Lowry Speech and Occupational Therapy, located in Denver, Colorado, assists children of all ages that are experiencing communication, learning or other developmental difficulties. Difficulties in these areas can impact social relationships, academic achievement, personal pursuits and self esteem.
Debra Fenton: My name’s Debra Fenton. I’m a Speech Language Pathologist in Denver, Colorado. I own a pediatric therapy practice called Lowry Speech and Occupational Therapy. I am here today with our Clinical Director Erin Heighway to talk about reading comprehension difficulties.
Erin Heighway: Hi Deb. Reading comprehension is something that a lot of kiddos struggle with and it can be caused by two different things. Do you want to talk a little bit about how poor reading fluency can impact reading comprehension?
Debra Fenton: Sure. So sometimes we have students that read slower than their peers and while they may be reading pretty accurately, the slow speed does interfere with their reading comprehension. And it’s not because they don’t understand the language. They may have very high language skills but the slow rate really kind of impacts their working memory. Each student, well all of us, only have limited space in our working memory. When we’re reading at a much slower pace, we’re only allowed to keep information in short-term memory for a set period of time. So a slower reader tends to lose some of that information as they’re reading because they just can’t retain it. It’s time-sensitive information. So as they’re reading they start to lose meaning because their speed is not fast enough to keep up.
Erin Heighway: Absolutely. You know on the other hand there are times when a student does have weaker language skills. When it occurs in conversational language skills, that can get noticed more easily. But oftentimes it’s more on higher level language skills. So those are the kind of skills that become really academically relevant around 3rd grade. As students are being presented with longer texts and more complicated texts about things they don’t have background knowledge with, they’re really not able to understand what they’re reading.
Debra Fenton: That’s right Erin. A lot of the kids that we see for reading comprehension difficulties come to us a little bit later. As Erin mentioned, typically around 3rd or 4th grade they start to struggle more in their academic setting. While in just general settings and conversation they may have no difficulty at all but really when it gets to the higher level academic information, that’s when they start to break down. Some of these language skills we refer to as higher level language skills. That’s really the student’s ability to take information in, to make predictions, and make inferences and maybe interpret figurative language or ambiguous language. Some students just tend to be a little bit more concrete and literal and have a harder time interpreting some of those kinds of higher level language skills.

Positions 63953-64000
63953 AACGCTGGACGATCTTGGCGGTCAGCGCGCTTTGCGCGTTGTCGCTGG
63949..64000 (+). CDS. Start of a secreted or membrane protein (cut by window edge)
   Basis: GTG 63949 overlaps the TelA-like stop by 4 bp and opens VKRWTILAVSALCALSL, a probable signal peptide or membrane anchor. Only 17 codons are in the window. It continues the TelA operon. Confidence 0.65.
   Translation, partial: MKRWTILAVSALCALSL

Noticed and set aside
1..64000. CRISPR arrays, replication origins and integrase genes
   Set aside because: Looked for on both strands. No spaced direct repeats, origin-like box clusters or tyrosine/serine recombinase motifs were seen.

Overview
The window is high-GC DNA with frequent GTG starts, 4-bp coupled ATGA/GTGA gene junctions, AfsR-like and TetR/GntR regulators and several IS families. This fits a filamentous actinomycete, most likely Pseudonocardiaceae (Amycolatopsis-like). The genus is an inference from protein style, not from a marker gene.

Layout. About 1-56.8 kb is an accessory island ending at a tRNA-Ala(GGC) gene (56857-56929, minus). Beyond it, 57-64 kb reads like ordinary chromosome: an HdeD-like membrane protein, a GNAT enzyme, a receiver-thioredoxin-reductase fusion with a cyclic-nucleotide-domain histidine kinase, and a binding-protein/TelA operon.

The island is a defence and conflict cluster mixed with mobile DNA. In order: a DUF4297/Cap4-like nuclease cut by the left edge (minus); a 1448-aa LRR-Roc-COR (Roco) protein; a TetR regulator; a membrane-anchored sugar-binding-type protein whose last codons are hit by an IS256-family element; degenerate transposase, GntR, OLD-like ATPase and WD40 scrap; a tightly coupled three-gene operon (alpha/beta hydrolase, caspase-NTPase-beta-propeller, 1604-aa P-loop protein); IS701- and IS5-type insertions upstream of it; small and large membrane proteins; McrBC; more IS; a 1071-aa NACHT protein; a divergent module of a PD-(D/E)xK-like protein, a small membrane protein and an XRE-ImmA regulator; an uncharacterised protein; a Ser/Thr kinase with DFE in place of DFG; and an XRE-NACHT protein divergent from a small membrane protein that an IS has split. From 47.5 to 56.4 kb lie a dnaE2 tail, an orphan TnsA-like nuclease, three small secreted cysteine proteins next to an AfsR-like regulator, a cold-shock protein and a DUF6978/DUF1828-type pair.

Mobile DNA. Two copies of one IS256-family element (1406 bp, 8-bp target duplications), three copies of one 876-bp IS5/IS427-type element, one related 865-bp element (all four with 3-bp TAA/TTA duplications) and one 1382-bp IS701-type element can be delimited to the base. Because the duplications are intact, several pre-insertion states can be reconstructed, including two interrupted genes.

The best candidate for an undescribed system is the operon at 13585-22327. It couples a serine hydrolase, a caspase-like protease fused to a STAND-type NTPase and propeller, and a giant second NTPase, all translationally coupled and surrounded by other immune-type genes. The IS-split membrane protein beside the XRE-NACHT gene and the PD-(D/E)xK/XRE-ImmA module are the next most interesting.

Erin Heighway: So when we have concerns about reading comprehension, we really have to look at both pieces of the puzzle. We look at those underlying higher level language skills and find out if those are an area of weakness or if it falls more into the reading/decoding /fluency area.
Debra Fenton: I guess some of the parents that call in might be wondering, “How would I know if my child is having difficulty with reading comprehension?” And sometimes that can be hard to tease out because it may appear that the child is really not enjoying the reading process or they’re avoiding reading. But some of the things to look for are avoidance behaviors, if they’re having difficulty being able to paraphrase or retell what they’ve read, if they’re having difficulty answering questions or providing details or the main idea. Those will be the kind of clues that the child is probably not getting enough meaning as they read and so it really becomes difficult for them to respond to those types of questions.
Erin Heighway: That’s really the ultimate goal of reading, comprehension. Without comprehension, what is reading?
Debra Fenton: So it’s not surprising that if a child is avoiding reading that sometimes that comprehension piece is just not where it needs to be. Reading is not enjoyable- they’re just not getting enough meaning and so it’s just not a pleasurable task for them. A lot of times these types of students have a lot of difficulty with homework, it takes a very long time and a lot of parents or teachers even may assume that it’s just related to lack of interest or lack of motivation or behavioral problems. But it’s a really good idea to take a look under the hood and see what’s going on and what’s causing some of those avoidance behaviors because targeted support can make a huge difference for that child academically and also for their self-esteem moving forward.
Erin Heighway: So if your child is having trouble with reading comprehension or starting to show a lack of interest in reading, please give us a call and we can help figure out the best plan. 303-360-0727.